Article Title:Reviews: Out Takes 2010 opening night
Author or Credit:Jay Bennie and Jacqui Stanford
Published on:28th May 2010 - 01:18 am
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Story ID:8851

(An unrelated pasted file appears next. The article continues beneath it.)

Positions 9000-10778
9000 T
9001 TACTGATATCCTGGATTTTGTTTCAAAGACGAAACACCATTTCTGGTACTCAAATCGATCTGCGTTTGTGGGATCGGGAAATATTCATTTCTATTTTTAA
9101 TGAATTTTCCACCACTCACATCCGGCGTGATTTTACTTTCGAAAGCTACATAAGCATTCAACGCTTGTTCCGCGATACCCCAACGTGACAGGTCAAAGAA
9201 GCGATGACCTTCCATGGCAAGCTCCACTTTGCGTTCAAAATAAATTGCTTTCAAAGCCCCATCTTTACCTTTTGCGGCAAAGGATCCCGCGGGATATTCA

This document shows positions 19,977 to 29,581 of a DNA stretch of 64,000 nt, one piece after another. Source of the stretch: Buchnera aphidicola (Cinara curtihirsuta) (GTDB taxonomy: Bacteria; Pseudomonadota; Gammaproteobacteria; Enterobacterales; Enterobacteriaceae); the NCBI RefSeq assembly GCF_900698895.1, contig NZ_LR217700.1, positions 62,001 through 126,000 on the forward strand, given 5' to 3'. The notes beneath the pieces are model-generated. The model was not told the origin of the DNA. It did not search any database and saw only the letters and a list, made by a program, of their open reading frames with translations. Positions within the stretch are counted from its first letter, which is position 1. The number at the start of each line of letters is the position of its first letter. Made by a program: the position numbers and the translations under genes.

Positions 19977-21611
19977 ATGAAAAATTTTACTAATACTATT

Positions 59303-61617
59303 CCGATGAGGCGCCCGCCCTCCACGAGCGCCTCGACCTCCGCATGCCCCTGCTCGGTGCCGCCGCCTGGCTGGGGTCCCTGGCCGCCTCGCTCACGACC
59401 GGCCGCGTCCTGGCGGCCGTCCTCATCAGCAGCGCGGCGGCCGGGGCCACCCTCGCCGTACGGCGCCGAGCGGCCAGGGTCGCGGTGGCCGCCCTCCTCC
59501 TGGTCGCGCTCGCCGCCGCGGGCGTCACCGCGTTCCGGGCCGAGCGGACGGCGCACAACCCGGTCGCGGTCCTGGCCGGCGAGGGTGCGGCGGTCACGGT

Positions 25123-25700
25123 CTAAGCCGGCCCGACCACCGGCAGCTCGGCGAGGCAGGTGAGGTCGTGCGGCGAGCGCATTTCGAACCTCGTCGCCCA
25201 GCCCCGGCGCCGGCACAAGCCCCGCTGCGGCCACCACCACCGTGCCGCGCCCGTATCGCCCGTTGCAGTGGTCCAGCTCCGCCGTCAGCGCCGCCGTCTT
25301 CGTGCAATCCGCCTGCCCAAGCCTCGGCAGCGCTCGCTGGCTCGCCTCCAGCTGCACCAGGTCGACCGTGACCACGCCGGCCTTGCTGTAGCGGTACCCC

Text:From the opening night of the Out Takes film festival, which kicked off in Auckland last night and starts in Wellington on June 3rd, Jay Bennie and Jacqui Stanford review An Englishman in New York, Gayby, And Then Came Lola, and The Sheep and The Ranch Hand. An Englishman in New York Starring John Hurt, Swoozie Kurtz and Cynthia Nixon Dir: Richard Laxton UK, 2009, 74mins. John Hurt in An Englishman in New York Rule one for movie making, too often ignored, is: don't make a sequel unless you can at least reach the heights of the first movie. The Naked Civil Servant thirty five years ago - also starring Hurt, in a bravura performance that came to define his career - had heaps to tell us about social mores, history, eccentricity, individualism and what it is to be a minority within a minority. Despite an immaculate performance by John Hurt as the unique Quentin Crisp this sequel feels like an epilogue, and a slim one at that. An Englishman In New York covers the ageing Crisp's later, languorous life. His fashionable eccentricity, and subsequent unfashionable stances on HIV and gay liberation, are all there and yet somehow the viewer is left unmoved. The proclamations are many and varied but the bon mots are few and far between and there is an emotional void the heart of An Englishman and its characters. Most of the problem is the uninspired script which does little more than show us Crisp getting old and introspective before he dies. Part of the problem is Hurt's performance. Immaculate yes, but somehow strangely unmoving. Rather like watching a slightly battered old Morris Minor slowly running out of oomph and sputtering off to the scrap heap. The recreations of seedy 1970s New York are nicely done but An Englishman in New York lacks heart, passion, message, entertainment and, unforgivably, connection with its audience. - Jay Bennie Gayby Starring: Jenn Harris, Matthew Wilkas Dir: Jonathan Lisecki USA, 2008, 12mins. Jenn Harris Oh and of course there's also the incredibly sexy, buff Italian ex-girlfriend who is trying to woo her lady over dinner under the guise of landing her a major business deal. In Run Lola Run style, Lola has multiple attempts to get across the city.  Each new time she speeds up and learns a little bit more about the way to really get to her girlfriend's heart. I can't help but wish I had three chances to get it right in my last relationship. That aside, what works incredibly well are montages of the characters on a therapist's couch, which is are where some of the best lines such as 'you said you were immune to lesbian bed death', are delivered. It's funny. It's cute. There are hot women and there is hot action. However, And Then Came Lola lives up to its marketing as a 'lesbian hit comedy', or 'sexy lesbian romp' – that's all there really is to it.  Take your girlfriends along for a laugh and a look at some eye candy; just don't expect to think too much. - Jacqui Stanford   The Sheep and The Ranch Hand Starring: Dyan McBride Dir: Loretta Hintz USA, 2009, 12 mins Dyan McBride as Baaaaarbara From the opening shot of a woman, Baaaaarbara, lying on the couch surrounded by pizza boxes and masturbating while flicking her TV over to a sheep documentary, The Sheep and The Ranch Hand is a 12 minute bundle of stunning weirdness. The woman then falls asleep and has a fantastical dream that she is part-woman part-sheep and in the care of a randy ranch hand.  You'll laugh as much as you'll cringe. - Jacqui Stanford Jay Bennie and Jacqui Stanford - 28th May 2010    
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